Category: Watchfulness


Some Pauline Beatitudes

And when Paul entered into the house of Onesiphorus, there was great joy, and bowing of knees and breaking of bread, and the word of God concerning abstinence (or continence) and the resurrection; for Paul said:

Blessed are the pure in heart, for they shall see God.

Blessed are they that keep the flesh chaste, for they shall become the temple of God.

Blessed are they that abstain (or the continent), for unto them shall God speak.

Blessed are they that have renounced this world, for they shall be well-pleasing unto God.

Blessed are they that possess their wives as though they had them not, for they shall inherit God.

Blessed are they that have the fear of God, for they shall become angels [messengers?] of God.

Blessed are they that tremble at the oracles of God, for they shall be comforted.

Blessed are they that receive the wisdom of Jesus Christ, for they shall be called sons of the Most High.

Blessed are they that have kept their baptism pure, for they shall rest with the Father and with the Son.

Blessed are they that have compassed the understanding of Jesus Christ, for they shall be in light.

Blessed are they that for love of God have departed from the fashion of this world, for they shall judge angels, and shall be blessed at the right hand of the Father.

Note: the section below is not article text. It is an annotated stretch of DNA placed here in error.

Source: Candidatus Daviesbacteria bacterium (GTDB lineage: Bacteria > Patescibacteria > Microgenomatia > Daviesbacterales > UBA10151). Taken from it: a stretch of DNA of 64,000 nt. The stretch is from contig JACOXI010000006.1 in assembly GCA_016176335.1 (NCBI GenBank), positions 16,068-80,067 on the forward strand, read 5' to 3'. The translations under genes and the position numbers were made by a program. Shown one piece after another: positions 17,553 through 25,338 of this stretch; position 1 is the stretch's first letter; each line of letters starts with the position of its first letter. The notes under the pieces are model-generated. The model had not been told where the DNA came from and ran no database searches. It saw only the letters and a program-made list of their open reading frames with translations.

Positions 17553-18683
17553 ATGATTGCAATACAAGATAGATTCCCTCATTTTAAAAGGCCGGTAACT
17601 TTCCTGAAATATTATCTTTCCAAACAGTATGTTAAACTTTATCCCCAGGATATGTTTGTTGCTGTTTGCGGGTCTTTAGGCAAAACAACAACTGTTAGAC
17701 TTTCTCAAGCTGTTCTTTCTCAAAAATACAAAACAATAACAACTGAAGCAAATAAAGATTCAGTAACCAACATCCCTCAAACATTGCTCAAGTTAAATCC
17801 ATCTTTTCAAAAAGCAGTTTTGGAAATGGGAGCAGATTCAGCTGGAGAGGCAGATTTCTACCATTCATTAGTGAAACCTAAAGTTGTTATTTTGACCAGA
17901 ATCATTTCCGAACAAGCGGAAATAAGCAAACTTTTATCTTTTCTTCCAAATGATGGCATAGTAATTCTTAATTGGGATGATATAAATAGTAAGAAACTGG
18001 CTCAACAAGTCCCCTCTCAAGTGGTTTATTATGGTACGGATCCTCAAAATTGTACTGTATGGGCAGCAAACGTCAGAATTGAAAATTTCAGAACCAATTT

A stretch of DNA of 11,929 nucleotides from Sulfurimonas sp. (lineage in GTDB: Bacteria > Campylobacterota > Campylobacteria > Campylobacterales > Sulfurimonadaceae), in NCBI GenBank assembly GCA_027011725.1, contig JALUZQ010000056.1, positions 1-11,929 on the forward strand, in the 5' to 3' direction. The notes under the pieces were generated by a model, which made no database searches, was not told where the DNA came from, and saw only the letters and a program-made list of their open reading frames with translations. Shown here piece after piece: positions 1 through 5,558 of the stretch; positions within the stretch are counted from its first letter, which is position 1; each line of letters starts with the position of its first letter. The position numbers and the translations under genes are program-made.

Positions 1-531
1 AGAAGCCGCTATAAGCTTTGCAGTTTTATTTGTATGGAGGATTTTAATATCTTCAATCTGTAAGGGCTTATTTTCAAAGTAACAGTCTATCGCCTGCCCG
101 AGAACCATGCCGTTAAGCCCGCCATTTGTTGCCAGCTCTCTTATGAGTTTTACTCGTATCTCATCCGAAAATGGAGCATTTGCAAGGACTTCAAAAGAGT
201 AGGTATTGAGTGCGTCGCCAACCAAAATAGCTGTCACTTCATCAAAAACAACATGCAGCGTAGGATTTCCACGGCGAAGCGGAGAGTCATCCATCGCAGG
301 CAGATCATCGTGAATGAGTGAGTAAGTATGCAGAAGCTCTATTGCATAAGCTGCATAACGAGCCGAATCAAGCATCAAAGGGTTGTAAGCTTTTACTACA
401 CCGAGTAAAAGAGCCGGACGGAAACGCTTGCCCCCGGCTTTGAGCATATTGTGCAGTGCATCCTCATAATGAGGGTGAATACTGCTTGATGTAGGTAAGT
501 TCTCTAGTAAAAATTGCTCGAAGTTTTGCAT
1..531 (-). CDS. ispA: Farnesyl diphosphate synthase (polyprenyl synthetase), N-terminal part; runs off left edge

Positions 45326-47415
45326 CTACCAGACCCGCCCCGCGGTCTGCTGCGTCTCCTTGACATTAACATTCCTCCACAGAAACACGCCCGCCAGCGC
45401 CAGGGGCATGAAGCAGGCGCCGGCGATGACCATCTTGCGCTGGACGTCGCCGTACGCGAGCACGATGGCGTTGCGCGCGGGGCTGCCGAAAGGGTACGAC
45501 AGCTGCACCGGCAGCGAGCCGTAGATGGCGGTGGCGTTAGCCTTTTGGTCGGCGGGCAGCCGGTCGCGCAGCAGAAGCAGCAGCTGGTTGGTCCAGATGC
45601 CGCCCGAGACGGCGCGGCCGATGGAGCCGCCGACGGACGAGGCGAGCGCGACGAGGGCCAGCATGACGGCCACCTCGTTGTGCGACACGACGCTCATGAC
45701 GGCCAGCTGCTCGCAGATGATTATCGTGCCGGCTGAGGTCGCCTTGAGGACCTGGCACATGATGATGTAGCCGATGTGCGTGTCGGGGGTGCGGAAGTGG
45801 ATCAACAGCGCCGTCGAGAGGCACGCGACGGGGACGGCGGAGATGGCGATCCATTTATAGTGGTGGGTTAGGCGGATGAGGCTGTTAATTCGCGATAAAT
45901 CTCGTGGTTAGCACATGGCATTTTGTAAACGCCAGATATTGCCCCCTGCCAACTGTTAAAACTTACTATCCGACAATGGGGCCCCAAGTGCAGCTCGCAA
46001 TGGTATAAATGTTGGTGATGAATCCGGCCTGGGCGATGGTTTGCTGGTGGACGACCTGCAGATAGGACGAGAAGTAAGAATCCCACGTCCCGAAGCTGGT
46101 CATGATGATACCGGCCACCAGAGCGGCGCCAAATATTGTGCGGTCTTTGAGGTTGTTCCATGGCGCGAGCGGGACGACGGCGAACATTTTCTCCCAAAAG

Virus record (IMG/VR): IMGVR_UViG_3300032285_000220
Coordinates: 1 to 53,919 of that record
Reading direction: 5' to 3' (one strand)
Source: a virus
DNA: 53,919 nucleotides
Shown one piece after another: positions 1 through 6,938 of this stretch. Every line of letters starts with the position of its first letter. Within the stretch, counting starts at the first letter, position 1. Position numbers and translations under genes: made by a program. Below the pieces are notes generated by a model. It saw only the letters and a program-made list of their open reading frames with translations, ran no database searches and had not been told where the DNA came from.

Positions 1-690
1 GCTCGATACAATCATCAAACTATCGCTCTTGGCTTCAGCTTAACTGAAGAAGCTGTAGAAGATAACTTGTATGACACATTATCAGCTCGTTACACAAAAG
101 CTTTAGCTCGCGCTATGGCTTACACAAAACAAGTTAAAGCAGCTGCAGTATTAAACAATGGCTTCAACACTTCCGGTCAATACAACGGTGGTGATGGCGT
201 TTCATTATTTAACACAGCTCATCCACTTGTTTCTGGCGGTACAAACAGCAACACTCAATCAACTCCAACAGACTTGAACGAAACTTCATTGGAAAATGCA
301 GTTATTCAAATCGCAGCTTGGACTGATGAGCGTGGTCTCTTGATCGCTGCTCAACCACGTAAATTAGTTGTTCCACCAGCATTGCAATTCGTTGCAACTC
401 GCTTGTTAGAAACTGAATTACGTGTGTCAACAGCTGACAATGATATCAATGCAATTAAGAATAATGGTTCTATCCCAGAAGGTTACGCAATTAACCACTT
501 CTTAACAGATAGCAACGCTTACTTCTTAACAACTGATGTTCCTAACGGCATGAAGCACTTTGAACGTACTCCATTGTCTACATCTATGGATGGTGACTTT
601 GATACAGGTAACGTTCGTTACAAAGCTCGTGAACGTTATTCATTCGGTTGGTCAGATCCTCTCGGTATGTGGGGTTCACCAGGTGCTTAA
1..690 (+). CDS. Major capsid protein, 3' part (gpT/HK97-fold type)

Blessed are the merciful, for they shall obtain mercy and shall not see the bitter day of judgement.

Blessed are the bodies of the virgins, for they shall be well-pleasing unto God and shall not lose the reward of their continence (chastity), for the word of the Father shall be unto them a work of salvation in the day of his Son, and they shall have rest world without end.

~ Acts of Paul (and Thecla)

Today in the Orthodox Church we commemorate the holy virgin St. Thecla. The account of her meeting with St. Paul and how she miraculously escaped martyrdom several times comes right after these Pauline beatitudes in the Acts of Paul and Thecla, a product of the era of the Apostolic Fathers of Christian literature or just after (a late first- or second-century text).

While, of course, one may question the details of the story, there seems to be strong evidence that there was indeed a St. Thecla of Iconium, and St. Paul did in fact travel there and preach there. But I’m not so concerned about historical curiosities as I am about the text itself: Whatever else they may be, writings like this were meant to be didactic, and so we need not be historians to learn something valuable from the text. Continue reading

“Watch and Pray”

Behold the Bridegroom cometh in the middle of the night, and blessed is the servant whom He shall find watching, but unworthy is he whom He shall find in slothfulness. Beware, therefore, O my soul, and be not overcome by sleep; lest thou be given over to death, and shut out from the kingdom. But return to soberness and cry aloud: Holy, Holy, Holy art Thou, O God; through the Theotokos, have mercy on us.

~ “Behold the Bridegroom Cometh,” Bridegroom Matins

Tonight we had our first Bridegroom Matins of Holy Week. One of at least two recurring hymns at these services, which we observe Sunday, Monday, and Tuesday night, this hymn highlights the central importance of the discipline of watchfulness: “blessed is the servant whom [Christ] shall find watching.” Continue reading